The effect of insulin and insulin-like growth factors on hippocampus- and amygdala-dependent long-term memory formation

Sarah A. Stern, Dillon Y. Chen, Cristina M. Alberini

Research output: Contribution to journalArticlepeer-review

Abstract

Recent work has reported that the insulin-like growth factor 2 (IGF2) promotes memory enhancement. Furthermore, impaired insulin or IGF1 functions have been suggested to play a role in the pathogenesis of neurodegeneration and cognitive impairments, hence implicating the insulin/IGF system as an important target for cognitive enhancement and/or the development of novel treatments against cognitive disorders. Here, we tested the effect of intracerebral injections of IGF1, IGF2, or insulin on memory consolidation and persistence in rats. We found that a bilateral injection of insulin into the dorsal hippocampus transiently enhances hippocampal-dependent memory and an injection of IGF1 has no effect. None of the three peptides injected into the amygdala affected memories critically engaging this region. Together with previous data on IGF2, these results indicate that IGF2 produces the most potent and persistent effect as a memory enhancer on hippocampal-dependent memories. We suggest that the memory-enhancing effects of insulin and IGF2 are likely mediated by distinct mechanisms.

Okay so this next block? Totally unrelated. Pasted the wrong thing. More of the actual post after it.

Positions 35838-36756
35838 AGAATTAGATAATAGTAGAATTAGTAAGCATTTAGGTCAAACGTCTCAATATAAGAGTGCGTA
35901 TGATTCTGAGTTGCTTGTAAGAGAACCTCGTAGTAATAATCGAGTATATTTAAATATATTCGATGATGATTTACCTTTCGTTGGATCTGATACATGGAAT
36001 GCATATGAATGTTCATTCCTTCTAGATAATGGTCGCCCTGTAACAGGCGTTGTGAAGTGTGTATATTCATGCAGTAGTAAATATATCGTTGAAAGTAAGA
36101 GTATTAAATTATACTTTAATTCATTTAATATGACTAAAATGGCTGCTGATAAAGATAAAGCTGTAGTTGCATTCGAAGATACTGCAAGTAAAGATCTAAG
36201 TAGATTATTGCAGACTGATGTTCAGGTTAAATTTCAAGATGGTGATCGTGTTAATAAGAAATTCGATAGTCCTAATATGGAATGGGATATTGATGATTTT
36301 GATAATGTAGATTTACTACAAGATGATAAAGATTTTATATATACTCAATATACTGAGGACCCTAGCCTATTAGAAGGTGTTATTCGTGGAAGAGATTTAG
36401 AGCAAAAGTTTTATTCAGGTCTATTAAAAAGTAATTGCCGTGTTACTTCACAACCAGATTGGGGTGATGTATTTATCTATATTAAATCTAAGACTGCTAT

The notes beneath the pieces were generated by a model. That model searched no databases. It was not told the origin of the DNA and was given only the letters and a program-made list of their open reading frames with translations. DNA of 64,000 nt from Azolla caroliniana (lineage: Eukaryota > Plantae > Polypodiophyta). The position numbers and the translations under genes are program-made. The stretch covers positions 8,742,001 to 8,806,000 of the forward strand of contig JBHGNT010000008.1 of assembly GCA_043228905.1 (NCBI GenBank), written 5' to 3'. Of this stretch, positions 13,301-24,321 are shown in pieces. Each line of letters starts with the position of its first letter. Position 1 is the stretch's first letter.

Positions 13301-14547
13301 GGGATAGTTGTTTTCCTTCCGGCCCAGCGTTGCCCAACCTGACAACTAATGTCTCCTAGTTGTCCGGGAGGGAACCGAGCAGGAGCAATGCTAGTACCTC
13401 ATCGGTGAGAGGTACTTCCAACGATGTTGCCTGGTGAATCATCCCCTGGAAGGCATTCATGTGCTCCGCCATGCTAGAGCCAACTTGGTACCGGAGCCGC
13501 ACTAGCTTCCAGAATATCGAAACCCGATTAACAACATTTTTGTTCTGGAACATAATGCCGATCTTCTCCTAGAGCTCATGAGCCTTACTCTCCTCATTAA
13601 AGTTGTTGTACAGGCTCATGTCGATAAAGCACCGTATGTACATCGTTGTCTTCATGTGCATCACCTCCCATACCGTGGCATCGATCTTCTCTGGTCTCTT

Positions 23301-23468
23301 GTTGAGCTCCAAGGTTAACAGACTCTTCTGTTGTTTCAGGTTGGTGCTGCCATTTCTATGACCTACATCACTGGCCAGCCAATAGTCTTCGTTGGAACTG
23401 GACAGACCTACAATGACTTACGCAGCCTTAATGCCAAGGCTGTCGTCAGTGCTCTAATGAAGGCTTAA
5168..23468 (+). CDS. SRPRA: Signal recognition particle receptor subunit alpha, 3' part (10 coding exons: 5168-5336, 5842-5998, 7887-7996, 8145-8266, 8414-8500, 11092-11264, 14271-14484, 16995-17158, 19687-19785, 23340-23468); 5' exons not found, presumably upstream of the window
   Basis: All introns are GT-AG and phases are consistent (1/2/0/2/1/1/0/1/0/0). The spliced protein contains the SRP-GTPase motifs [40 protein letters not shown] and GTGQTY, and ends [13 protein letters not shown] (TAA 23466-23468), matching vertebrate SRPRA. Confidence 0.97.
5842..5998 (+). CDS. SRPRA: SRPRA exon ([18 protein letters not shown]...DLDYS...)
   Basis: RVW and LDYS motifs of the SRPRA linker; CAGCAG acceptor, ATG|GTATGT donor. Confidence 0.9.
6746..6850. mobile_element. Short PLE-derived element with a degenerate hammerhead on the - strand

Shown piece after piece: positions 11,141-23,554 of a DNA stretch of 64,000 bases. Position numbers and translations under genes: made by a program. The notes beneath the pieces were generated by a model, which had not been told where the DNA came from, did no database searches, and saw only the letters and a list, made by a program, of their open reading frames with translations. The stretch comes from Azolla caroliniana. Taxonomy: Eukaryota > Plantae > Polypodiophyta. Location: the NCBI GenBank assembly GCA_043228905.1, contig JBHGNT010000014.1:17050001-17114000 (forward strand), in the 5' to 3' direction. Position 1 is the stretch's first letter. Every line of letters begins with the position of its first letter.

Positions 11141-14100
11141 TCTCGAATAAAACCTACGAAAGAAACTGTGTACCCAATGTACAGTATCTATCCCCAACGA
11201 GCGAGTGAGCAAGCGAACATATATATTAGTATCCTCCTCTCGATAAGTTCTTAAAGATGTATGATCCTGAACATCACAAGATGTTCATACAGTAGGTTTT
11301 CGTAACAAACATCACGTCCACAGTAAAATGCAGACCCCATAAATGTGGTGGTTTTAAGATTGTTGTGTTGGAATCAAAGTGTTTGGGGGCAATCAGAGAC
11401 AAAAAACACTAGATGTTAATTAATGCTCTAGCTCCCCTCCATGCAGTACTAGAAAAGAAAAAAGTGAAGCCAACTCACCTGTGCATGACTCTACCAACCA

Original languageEnglish (US)
Pages (from-to)556-563
Number of pages8
JournalLearning and Memory
Volume21
Issue number10
DOIs
StatePublished - Oct 1 2014

ASJC Scopus subject areas

  • Neuropsychology and Physiological Psychology
  • Cognitive Neuroscience
  • Cellular and Molecular Neuroscience

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